Showing posts with label after trauma. Show all posts
Showing posts with label after trauma. Show all posts

Saturday, July 23, 2022

If you have PTSD, Annie Kuster along with others, are on your side

Wounded Times
Kathie Costos
July 23, 2022

When you have PTSD and discover others have it too, while you may be sorry they are a member of this club because of the price they paid to join it, it is helpful to know they understand you. The causes may be different but what it does strikes about a third of survivors. This is why peer support matters. That is what members of the House and Senate discovered after the Capitol was attacked on January 6, 2021.

Annie Kuster, along with other members, has been trying to do something about making life better for those with PTSD. She understands it and has not been ashamed to talk about what she survived. She has also been very vocal about how important getting help and support is.

She has been speaking out on PTSD for a long time.
U.S. Rep. Annie Kuster kept silent about the sexual assaults she had endured as a young woman for nearly 40 years. Concord Monitor On Tuesday night, the 59-year-old congresswoman from Hopkinton broke her silence to her husband, family and the world. Her hands clasped on the lectern on the House floor, Kuster launched into a speech detailing one of her most painful memories.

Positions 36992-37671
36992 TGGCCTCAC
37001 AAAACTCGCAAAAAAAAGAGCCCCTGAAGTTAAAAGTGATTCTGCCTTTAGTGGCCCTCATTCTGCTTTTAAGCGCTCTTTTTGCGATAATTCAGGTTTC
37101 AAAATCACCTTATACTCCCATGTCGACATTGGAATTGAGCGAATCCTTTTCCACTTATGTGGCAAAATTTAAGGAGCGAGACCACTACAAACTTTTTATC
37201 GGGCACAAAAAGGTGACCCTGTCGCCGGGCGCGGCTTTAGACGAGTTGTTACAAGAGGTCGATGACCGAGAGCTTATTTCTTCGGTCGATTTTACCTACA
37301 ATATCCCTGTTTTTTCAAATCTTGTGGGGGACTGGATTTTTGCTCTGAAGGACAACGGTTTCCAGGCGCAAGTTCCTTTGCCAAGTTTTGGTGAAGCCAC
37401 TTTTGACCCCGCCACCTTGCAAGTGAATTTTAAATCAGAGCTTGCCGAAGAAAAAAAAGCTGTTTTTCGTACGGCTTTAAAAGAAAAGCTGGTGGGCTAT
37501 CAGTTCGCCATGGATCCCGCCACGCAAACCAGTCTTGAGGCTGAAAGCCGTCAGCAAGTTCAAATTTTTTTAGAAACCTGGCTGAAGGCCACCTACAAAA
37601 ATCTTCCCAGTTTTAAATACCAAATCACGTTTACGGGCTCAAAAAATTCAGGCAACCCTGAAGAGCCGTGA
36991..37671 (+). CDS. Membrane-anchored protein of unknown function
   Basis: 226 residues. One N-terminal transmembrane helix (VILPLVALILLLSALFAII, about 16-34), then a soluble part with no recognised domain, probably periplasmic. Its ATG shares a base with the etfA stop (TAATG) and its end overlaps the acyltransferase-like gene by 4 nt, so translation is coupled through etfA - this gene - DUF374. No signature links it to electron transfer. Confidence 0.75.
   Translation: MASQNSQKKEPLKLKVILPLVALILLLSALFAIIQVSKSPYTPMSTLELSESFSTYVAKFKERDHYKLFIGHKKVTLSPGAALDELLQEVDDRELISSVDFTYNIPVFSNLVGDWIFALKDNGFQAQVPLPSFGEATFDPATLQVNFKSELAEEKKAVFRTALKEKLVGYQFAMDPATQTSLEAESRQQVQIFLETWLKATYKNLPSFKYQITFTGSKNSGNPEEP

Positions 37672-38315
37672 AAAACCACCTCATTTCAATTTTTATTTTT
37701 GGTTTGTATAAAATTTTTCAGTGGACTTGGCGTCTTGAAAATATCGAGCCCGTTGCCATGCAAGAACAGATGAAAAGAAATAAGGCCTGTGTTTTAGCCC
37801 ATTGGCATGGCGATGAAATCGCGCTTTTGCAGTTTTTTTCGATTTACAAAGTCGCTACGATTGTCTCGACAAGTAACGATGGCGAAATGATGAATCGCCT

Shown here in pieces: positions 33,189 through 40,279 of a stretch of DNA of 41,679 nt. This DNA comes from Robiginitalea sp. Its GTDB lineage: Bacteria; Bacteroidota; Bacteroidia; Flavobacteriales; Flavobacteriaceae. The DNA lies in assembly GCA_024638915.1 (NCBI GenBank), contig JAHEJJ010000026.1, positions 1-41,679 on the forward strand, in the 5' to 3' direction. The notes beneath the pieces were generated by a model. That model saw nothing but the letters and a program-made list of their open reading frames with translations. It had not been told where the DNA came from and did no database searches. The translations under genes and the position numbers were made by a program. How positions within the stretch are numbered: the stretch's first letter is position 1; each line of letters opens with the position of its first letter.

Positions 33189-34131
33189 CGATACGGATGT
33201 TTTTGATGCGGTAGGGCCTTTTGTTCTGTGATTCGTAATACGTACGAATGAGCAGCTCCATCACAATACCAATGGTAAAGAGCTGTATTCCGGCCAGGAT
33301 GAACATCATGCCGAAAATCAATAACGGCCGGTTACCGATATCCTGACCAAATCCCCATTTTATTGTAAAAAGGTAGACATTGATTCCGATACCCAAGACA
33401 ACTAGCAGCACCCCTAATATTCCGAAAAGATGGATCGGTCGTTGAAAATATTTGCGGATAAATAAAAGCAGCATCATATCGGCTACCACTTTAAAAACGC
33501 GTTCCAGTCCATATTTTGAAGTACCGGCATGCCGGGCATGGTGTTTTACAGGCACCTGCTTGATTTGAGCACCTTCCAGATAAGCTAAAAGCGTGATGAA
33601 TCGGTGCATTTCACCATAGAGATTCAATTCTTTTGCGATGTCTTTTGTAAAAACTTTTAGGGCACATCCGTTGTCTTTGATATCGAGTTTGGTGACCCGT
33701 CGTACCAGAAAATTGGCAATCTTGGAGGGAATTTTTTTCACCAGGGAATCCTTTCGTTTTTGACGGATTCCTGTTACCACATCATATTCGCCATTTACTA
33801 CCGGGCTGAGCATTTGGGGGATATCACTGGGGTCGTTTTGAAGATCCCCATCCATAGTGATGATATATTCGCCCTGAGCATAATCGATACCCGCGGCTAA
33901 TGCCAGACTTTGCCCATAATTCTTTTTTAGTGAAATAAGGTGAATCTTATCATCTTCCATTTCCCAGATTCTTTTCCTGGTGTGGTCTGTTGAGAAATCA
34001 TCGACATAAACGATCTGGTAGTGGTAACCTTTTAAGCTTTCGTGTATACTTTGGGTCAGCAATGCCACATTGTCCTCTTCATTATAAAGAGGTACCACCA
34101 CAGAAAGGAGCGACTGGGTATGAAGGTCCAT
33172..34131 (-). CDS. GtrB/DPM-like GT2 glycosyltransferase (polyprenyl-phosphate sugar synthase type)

Kuster, along with other members of Congress, are talking about their struggles as well.
ABC 9 News
WASHINGTON (AP) — Long after most other lawmakers had been rushed to safety, they were on the hard marble floor, ducking for cover.

Trapped in the gallery of the House, occupying balcony seats off-limits to the public because of COVID-19, roughly three dozen House Democrats were the last ones to leave the chamber on Jan. 6, bearing witness as the certification of a presidential election gave way to a violent insurrection.

As danger neared, and as the rioters were trying to break down the doors, they called their families. They scrambled for makeshift weapons and mentally prepared themselves to fight. Many thought they might die.
“When I looked up, I had this realization that we were trapped,” said Rep. Jason Crow, D-Colo., a former Army Ranger who served three tours of duty in Iraq and Afghanistan. “They had evacuated the House floor first. And they forgot about us.”
Bound together by circumstance, sharing a trauma uniquely their own, the lawmakers were both the witnesses and the victims of an unprecedented assault on American democracy. Along with a small number of staffers and members of the media, they remained in the chamber as Capitol Police strained to hold back the surging, shouting mob of supporters of then-President Donald Trump.
Kuster, D-N.H., was one of the first to be let out of the gallery on Jan. 6, escaping through the doors along with three other members just before the remaining lawmakers were locked inside. When Kuster’s group reached the hallway, a group of rioters was rushing toward them.